Medical Plastic Data Service Magazine



Our 31st Year of Publication
Page  1 of 1


Global Market - Medical Devices

Marketing Strategies By The Indian Medical Devices Exporters : Continuation

Mr. Amit Dave,
M. Pharm, MBA,
Former CEO - Brazil Operations/ Vice President Export – Zydus Cadila/Claris Lifesciences

As mentioned in the last article in this series, we found a very interesting and relevant Ph D thesis written by Mr. Abhishek Agrawal from GLS University, Ahmedabad (under the guidance of Dr Hitesh Ruparel). This doctoral thesis has analysed some highly pertinent issues for Medical Devices industry from the Export perspective and this will provide very useful decision tool for our readers. Mr. Agrawal has collected data from 163 medical devices companies of India which is a substantial number considering total Medical Devices companies’ universe being of around 1000 in India. Again, out of these close to 1000 players, companies involved in Export activity will be further limited, reducing the universe size and so, 163 number is a significant number giving high reliability to this study. As also mentioned last time, these companies represent a cross section of all the subsectors of turnover as well as almost all the subgroups of Medical Devices industry. This heterogenous universe of medical devices makes the study more useful. This data was collected by means of questionnaires administered to the right people of these companies. International trade fairs was coming out to be the most common means of export product promotion (for 97% companies!) followed by one-to-one meeting with clients (92.6%).


As also mentioned last time, this dissertation mentions very interesting study about overseas Distribution channels and Pricing models followed by the Medical Devices companies for Exports market and we will see that part in the current issue of Medical Plastics Data Service magazine.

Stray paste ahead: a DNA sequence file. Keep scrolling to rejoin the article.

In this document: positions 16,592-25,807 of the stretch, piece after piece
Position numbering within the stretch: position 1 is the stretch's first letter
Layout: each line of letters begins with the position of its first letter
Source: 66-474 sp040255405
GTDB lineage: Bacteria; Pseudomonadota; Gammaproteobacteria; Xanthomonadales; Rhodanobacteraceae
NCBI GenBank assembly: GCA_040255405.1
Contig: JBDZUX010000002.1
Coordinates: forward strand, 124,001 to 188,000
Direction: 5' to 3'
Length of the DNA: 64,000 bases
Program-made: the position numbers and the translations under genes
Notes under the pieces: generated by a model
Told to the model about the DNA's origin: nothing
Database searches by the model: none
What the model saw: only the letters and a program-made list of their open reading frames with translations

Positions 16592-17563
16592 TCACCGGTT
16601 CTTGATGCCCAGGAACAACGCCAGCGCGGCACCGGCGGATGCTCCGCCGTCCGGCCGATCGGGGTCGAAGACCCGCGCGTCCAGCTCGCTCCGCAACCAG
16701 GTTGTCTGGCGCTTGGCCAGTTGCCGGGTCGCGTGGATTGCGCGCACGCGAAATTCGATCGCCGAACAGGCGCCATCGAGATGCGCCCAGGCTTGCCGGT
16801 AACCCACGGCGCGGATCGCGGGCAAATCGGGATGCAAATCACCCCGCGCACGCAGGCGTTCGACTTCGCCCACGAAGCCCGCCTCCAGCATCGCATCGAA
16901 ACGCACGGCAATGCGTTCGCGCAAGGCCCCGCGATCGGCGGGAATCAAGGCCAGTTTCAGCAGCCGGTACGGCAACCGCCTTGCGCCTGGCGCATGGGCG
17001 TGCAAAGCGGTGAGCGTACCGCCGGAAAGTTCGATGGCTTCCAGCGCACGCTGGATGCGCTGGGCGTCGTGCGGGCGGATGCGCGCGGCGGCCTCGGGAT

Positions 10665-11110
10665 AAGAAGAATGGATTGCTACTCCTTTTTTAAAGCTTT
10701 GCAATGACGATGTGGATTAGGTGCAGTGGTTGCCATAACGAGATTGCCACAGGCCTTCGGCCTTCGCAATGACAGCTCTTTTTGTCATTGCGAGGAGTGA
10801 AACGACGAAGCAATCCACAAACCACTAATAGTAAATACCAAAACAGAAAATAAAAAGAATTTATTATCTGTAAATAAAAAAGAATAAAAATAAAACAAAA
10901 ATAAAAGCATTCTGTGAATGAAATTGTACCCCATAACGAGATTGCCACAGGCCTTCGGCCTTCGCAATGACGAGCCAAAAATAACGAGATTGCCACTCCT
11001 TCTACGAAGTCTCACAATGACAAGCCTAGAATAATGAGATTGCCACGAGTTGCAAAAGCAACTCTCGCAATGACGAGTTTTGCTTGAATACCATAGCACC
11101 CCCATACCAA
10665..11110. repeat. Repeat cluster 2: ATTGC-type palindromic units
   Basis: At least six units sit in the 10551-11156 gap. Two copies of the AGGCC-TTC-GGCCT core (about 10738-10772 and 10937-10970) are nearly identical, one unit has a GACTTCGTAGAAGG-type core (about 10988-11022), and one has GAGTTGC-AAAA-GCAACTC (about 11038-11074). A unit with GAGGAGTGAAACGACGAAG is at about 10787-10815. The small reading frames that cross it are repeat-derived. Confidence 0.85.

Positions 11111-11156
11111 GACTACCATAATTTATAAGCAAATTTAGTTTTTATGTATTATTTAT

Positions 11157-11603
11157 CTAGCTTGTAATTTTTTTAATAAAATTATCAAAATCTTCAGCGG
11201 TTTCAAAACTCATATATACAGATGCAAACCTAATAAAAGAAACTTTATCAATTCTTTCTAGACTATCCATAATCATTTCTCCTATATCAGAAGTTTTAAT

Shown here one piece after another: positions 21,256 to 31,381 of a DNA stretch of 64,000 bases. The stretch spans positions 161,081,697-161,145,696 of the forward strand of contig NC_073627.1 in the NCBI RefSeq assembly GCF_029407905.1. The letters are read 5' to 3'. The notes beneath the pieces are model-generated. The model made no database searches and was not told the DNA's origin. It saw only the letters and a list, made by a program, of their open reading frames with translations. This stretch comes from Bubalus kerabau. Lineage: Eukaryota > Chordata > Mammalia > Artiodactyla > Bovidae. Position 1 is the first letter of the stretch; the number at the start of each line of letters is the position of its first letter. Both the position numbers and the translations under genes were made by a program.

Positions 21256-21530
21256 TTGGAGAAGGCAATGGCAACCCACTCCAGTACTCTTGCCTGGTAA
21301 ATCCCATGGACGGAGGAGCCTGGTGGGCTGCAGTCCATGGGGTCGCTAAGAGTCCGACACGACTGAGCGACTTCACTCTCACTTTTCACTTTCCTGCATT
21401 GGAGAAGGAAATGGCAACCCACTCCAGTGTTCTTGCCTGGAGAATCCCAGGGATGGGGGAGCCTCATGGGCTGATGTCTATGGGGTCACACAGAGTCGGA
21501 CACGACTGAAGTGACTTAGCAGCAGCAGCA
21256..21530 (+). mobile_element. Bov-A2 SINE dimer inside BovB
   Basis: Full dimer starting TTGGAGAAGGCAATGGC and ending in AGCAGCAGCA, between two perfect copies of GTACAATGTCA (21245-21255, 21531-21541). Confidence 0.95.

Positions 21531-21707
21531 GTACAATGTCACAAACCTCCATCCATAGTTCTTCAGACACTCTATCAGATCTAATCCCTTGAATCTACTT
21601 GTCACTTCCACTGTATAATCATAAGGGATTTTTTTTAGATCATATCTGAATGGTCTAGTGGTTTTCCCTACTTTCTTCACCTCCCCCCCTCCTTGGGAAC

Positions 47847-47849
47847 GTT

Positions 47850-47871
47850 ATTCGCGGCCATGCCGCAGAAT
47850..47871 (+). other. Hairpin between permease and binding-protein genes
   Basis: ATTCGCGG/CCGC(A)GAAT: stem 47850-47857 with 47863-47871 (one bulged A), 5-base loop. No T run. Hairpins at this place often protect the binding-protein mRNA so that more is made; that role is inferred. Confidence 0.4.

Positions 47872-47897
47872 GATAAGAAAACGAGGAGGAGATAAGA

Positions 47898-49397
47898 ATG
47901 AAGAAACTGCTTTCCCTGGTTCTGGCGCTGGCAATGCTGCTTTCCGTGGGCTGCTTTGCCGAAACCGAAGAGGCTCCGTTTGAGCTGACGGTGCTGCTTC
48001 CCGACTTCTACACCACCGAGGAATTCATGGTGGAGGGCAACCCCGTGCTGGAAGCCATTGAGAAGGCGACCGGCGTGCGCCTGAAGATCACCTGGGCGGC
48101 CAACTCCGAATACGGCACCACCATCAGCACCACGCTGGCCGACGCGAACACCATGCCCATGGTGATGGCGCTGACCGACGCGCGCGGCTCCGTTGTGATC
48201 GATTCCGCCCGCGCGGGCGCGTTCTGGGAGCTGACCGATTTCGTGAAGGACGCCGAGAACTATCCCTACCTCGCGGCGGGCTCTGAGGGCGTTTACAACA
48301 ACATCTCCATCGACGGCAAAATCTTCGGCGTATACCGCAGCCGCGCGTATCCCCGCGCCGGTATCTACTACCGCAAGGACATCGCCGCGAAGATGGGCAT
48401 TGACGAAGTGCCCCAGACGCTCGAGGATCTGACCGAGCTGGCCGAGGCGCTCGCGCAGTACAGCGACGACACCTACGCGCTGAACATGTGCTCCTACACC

Distribution channels for overseas markets


Distribution channels decision is an important decision for exporters of Medical Devices. Not only the distribution channel selection is important, this strategy also influences all the other decisions of marketing mix being adopted by the Companies, as widely known.


The study confirms that in Medical Devices sector, alternative distribution channels being used frequently are -


- Direct distribution to the client overseas
- Distribution to agents/buying agencies.


Alternatives like Regional logistic warehouse, and Online sales are not preferred nor practiced.


Readers will quickly appreciate that digital sale (on line sale) is not suitable for Medical Devices in India also due to the nature of these products and the same dynamics apply to the outside markets also. This new and upcoming channel, which is highly effective for consumer products, has limited significance for Medical Devices sector in the export market.


Pricing policies and practices for overseas markets


A very large majority of the companies approached for understanding their overseas pricing policies (97 % of respondents) confirmed that their companies go for “volume slab-wise pricing” – higher the volume, lower the price. The second choice in this pricing area model is “Competition oriented pricing” (91.4% respondents). Here, the seller checks the goingon price or competitors’ price and then offers pricing in line with that price.


The third choice was “penetration price”, where the seller offers a really low price to get an entry. The last choice was “cost-plus price” where a company decides a margin and that margin is added to cost and the final price (cost + margin) is the offer price for an overseas buyer.




As the readers know quite well, many of the medical devices are going to the hospital users and tender buyers. These two major segments are always least brand oriented segments, where brand value is working at its lowest. In such a situation, pricing models like quantity-oriented price (slab-wise price) or competition-oriented price will work well.


Distribution channels also affect pricing models. As mentioned above, channels being adopted most frequently are supply to hospitals or users, and supply through an agent or a distributor. These channels also direct the Indian sellers to adopt the pricing models which suit a generic product.

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